Yes, “Sound Chaser” from Relayer (1974): YESterdays

Share this:

“Sound Chaser,” from 1974’s Relayer, is the closest Yes gets to sounding like the jazz-fusion of Mahavishnu Orchestra, rather than simply the world’s greatest progressive rock band.

Patrick Moraz, the Swiss-born keyboardist who was with Yes from 1974-76, provides a jazz-laden flourish of electric piano, which is punctuated by Alan White’s jazz-rock drumming. “Sound Chaser” then proceeds at breakneck speed, fueled by Steve Howe’s Fender Telecaster playing. Along the way, “Sound Chaser” gives every Yes instrumentalist a chance to shine, but Howe in particular is given space to improvise over Moraz’s Moog string ensemble.

Jon Anderson’s lyrics compliment the fray, transcending both time and space. Two-thirds into this song, the mood shifts, punctuated by Chris Squire’s ringing bass and Howe’s volume pedal guitar and a touch of pedal steel. “Sound Chaser,” written by the entire band, seems to play with time signatures as if they were almost an afterthought. Yet, the track proves again that Alan White is the master of his domain, tackling jazz and rock effortlessly within the same song.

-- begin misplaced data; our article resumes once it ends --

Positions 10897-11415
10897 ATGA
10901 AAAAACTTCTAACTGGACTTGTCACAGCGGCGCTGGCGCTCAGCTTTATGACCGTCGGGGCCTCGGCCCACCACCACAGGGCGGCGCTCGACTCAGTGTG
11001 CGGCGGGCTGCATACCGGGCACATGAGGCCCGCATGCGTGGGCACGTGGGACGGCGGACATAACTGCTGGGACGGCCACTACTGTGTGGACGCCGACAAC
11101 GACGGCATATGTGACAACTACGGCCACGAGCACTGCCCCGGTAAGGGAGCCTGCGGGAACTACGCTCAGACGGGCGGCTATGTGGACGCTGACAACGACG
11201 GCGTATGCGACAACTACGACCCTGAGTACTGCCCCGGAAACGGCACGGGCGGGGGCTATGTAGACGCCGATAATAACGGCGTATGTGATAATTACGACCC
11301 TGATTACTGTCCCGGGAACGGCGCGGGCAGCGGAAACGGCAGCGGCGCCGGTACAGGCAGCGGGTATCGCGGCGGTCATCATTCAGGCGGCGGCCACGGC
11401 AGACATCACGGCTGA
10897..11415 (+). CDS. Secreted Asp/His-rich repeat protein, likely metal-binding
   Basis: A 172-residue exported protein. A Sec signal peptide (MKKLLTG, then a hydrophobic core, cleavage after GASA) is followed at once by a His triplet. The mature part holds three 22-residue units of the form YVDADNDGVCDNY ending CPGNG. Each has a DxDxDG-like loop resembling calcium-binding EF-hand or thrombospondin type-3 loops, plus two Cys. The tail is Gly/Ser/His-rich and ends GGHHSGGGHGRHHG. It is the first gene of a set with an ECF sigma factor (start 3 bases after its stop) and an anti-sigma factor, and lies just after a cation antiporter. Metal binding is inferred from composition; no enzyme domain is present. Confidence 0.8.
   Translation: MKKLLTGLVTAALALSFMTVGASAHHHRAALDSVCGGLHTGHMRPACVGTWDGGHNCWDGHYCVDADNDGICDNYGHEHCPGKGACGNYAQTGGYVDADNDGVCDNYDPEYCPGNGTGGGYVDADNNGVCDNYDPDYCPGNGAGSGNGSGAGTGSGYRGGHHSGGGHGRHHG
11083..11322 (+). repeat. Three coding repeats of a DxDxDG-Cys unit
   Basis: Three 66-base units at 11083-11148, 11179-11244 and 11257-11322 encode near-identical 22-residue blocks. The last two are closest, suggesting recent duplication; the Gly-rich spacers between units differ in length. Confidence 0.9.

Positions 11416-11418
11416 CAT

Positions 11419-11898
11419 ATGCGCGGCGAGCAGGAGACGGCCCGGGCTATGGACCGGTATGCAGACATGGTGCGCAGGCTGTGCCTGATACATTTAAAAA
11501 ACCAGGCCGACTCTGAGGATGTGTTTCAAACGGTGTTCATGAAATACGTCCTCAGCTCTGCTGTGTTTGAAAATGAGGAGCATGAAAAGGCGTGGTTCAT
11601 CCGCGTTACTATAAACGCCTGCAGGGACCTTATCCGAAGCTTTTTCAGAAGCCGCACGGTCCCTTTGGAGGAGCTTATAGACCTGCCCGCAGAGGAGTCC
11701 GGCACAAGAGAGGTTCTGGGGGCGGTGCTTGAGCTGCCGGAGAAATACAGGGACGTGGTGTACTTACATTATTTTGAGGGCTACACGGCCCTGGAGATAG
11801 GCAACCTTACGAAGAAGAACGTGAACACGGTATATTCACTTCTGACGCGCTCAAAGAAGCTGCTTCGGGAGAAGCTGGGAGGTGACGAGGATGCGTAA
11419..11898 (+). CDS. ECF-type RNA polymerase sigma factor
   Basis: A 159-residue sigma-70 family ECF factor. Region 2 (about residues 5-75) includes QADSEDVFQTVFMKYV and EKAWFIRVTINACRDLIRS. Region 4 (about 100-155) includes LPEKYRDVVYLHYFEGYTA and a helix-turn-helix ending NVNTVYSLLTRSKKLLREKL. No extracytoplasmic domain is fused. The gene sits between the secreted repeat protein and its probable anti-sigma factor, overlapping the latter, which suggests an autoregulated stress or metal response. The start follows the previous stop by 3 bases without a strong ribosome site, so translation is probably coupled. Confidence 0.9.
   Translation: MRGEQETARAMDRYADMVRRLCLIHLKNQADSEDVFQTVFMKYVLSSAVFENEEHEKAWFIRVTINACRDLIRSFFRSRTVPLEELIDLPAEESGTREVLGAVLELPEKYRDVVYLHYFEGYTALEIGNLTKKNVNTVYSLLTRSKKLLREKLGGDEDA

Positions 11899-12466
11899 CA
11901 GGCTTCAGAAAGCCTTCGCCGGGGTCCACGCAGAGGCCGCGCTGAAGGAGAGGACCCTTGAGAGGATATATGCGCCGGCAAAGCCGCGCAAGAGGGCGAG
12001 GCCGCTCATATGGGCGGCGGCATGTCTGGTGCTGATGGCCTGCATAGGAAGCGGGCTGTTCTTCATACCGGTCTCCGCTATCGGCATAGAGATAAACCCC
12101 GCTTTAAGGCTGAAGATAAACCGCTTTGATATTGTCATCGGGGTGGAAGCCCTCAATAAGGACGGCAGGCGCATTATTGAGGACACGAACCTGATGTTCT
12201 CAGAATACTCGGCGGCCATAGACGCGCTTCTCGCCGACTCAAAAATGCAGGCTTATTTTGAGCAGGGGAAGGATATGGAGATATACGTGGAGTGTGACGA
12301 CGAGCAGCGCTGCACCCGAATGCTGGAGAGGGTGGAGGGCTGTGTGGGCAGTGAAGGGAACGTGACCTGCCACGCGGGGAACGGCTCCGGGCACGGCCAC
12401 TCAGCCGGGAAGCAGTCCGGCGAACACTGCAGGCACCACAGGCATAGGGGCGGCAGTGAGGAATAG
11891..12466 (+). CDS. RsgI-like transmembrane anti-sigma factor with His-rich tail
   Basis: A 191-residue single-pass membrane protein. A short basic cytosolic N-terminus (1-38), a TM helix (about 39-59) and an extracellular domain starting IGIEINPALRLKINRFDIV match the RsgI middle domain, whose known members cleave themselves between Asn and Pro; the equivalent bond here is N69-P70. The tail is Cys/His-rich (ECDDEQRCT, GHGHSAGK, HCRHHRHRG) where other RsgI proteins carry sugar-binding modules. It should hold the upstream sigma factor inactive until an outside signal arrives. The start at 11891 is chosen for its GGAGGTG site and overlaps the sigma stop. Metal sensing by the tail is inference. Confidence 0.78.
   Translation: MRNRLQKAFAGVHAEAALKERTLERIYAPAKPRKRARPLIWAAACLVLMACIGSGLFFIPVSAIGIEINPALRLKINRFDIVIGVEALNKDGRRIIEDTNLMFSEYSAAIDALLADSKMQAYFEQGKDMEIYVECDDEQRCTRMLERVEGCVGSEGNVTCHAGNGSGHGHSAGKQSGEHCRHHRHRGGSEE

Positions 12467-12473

Patrick Moraz comes back with a restrained Moog solo, before Anderson and Squire provide a rather unorthodox vocal breakdown. Just when you think Yes have finished, Moraz unleashes yet another Moog solo to wrap up “Sound Chaser,” and leave the listener breathless.

Preston Frazier’s YESterdays is a song-by-song feature that explores the unforgettable musical legacy of Yes. The series runs every other Tuesday.

Preston Frazier

Preston Frazier

Preston Frazier is a bass-playing lawyer living in Atlanta. His first Steely Dan exposure was with an eight-track cassette of 'Pretzel Logic.' He can be reached at slangofages@icloud.com; follow him on Twitter: @slangofages. Contact Something Else! at reviews@somethingelsereviews.com.
Preston Frazier
Share this:
Close